'maybe they're wounds, but maybe they are rubies'
each painful as a sun"
The central motif of the second lithograph below, the crowd of fedoras, may come from a 1926 lithograph by Kathe Kollwitz (click here), Der Agitationsredner / The Agitator (Kl. 224), a powerful and painful study of the politics of the 1920s showing a speaker with a face like death, ranting to a crowd seen from the back as hats sitting on top of unseen heads and bodies, a powerful metaphor for the substitution of fashion for reason.

Selected Bibliography: Paul Cummings et al, Willem de Kooning: Drawings, Paintings, Sculpture (NY: W.W. Norton 1983); Willem De Kooning with Cornelia H. Butler, et al Willem de Kooning: Tracking the Figure (Los Angeles: Los Angeles Museum of Contemporary Arts, 2002); Gary Garrels & Robert Storr, Willem de Kooning: The Late Paintings, the 1980s (San Francisco: San Francisco Museum of Modern Art, 1995); Thomas B. Hess, Willem de Kooning (NY: Museum of Modern Art, 1968); Marla Prather, David Sylvester & Richard Schiff, Willem de Kooning Paintings (Washington, DC: National Gallery of Art / Yale University Press, 1994); Harold Rosenberg, Willem De Kooning (NY: Harry N. Abrams, 1974); Diane Waldman, Willem de Kooning in East Hampton (NY: Solomon R. Guggenheim Museum, 1978); Judith Zilczer et al, Willem de Kooning from the Hirshhorn Museum Collection (NY: Rizzoli, 1993).
Self-Portrait in a Convex Mirror. Original lithograph, 1984. 175 signed & numbered impressions of which twenty five were reserved for contributors (including Richard Avedon, Jim Dine, Elaine de Kooning, Jane Freilicher, Alex Katz, R. B. Kitaj, and Larry Rivers) to a deluxe edition of John Ashbery's Self-Portrait in a Convex Mirror. Image size: 387mm diameter. Price: SOLD.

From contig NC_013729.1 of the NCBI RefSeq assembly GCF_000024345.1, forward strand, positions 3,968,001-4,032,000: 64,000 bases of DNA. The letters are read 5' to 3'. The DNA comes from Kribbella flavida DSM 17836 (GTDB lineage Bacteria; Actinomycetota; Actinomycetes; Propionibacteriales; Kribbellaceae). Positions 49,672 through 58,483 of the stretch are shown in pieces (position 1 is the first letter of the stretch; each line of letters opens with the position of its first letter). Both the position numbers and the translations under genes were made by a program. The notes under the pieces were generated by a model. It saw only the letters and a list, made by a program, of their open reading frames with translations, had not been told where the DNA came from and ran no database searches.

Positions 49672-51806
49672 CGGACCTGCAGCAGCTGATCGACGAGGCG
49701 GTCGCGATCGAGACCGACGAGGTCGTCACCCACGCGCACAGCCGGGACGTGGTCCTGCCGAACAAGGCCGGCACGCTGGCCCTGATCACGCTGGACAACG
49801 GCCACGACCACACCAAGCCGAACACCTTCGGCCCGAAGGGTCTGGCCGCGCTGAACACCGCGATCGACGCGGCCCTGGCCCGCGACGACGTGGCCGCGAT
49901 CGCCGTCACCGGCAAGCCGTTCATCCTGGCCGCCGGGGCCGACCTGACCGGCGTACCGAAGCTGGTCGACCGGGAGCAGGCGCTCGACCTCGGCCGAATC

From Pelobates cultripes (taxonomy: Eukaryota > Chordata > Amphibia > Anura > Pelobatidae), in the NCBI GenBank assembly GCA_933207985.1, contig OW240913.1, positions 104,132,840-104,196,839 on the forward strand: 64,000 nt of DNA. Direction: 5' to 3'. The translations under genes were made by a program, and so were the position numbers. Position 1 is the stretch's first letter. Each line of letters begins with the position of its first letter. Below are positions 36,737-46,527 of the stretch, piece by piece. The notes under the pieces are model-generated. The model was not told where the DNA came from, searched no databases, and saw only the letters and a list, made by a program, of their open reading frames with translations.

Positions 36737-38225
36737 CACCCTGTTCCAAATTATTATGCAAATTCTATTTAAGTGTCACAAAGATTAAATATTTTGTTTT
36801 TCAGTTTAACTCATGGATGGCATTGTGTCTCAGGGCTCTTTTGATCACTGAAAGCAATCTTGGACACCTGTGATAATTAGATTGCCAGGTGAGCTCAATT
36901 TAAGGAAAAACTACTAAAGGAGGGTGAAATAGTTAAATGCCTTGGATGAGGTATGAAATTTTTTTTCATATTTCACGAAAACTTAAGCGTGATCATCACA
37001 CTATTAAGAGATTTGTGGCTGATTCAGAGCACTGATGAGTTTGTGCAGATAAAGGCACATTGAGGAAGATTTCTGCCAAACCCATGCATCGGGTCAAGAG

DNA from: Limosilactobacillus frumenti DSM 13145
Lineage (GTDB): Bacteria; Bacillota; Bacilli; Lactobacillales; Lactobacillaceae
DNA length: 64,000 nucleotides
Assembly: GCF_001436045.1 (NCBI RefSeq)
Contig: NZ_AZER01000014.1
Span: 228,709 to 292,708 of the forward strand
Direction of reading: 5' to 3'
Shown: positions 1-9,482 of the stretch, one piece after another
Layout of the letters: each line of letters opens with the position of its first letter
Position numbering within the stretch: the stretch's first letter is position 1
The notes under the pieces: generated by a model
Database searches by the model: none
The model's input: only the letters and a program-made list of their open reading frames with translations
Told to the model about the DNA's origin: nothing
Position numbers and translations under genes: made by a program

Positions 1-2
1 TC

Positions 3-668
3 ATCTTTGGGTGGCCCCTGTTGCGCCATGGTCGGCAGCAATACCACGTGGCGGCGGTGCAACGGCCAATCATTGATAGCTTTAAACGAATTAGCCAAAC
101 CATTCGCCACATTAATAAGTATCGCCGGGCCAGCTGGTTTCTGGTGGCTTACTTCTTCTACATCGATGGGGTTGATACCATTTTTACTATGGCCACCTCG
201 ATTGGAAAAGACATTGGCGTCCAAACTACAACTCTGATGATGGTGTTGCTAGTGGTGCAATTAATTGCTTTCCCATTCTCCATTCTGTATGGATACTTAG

Untitled I (V&A, pp. 318-319) . Original lithograph, 1967. 2500 impressions for a memorial tribute to the poet and art critic, Frank O'Hara. Illustrated in Carol Hogben & Rowan Watson, eds., From Manet to Hockney: Modern Artists' Illustrated Books (London: Victoria and Albert Museum, 1985), p. 319. Image size: 303x227mm. Price: $1500.
Untitled III (V&A, pp. 318-319) . Original lithograph, 1967. 2500 impressions for a memorial tribute to the poet and art critic, Frank O'Hara. Image size: 303x227mm. Price: $1500.
Untitled II (V&A, pp. 318-319) . Original lithograph, 1967. 2500 impressions for a memorial tribute to the poet and art critic, Frank O'Hara. Fold visible at left where the image extended onto an adjoining text page. Image size: 303x265mm. Price: $1250.
When Frank O'Hara, a curator at MoMA, an important modernist poet, and a friend to many of the artists whose works were being shone at MoMA, unexpectedly died, MoMA invited a number of O'Hara's artist friends to contribute works for a memorial volume published by MoMA. The work consisted on unbound sheets alternating poems by O'Hara with works by the various artists who contributed to the vooume (see list of artists below) presented under a cover into which they were loosely inserted and from which they could be easily detached. The size of tjhe pages wass 12x9 inches (305x228mm).
In 1985, the Victoria and Albert Museum in London published a catalogue illustrating their selection of the most important artists' books of the modern period under the title, From Manet to Hockney: Modern Artists' Illustrated Books. Item number 138 in the volume was In Memeory of My Feelings, and three works from the books were illustratged in the entry: a Roy Lichtenstein, a Philip Guston, and, in a full-page reproduction, De Kooning's Untitled I above.
2500 books were produced, each one hand numbered, giving details about the book's designer, the paper, the fonts used for the poems, and the number printed.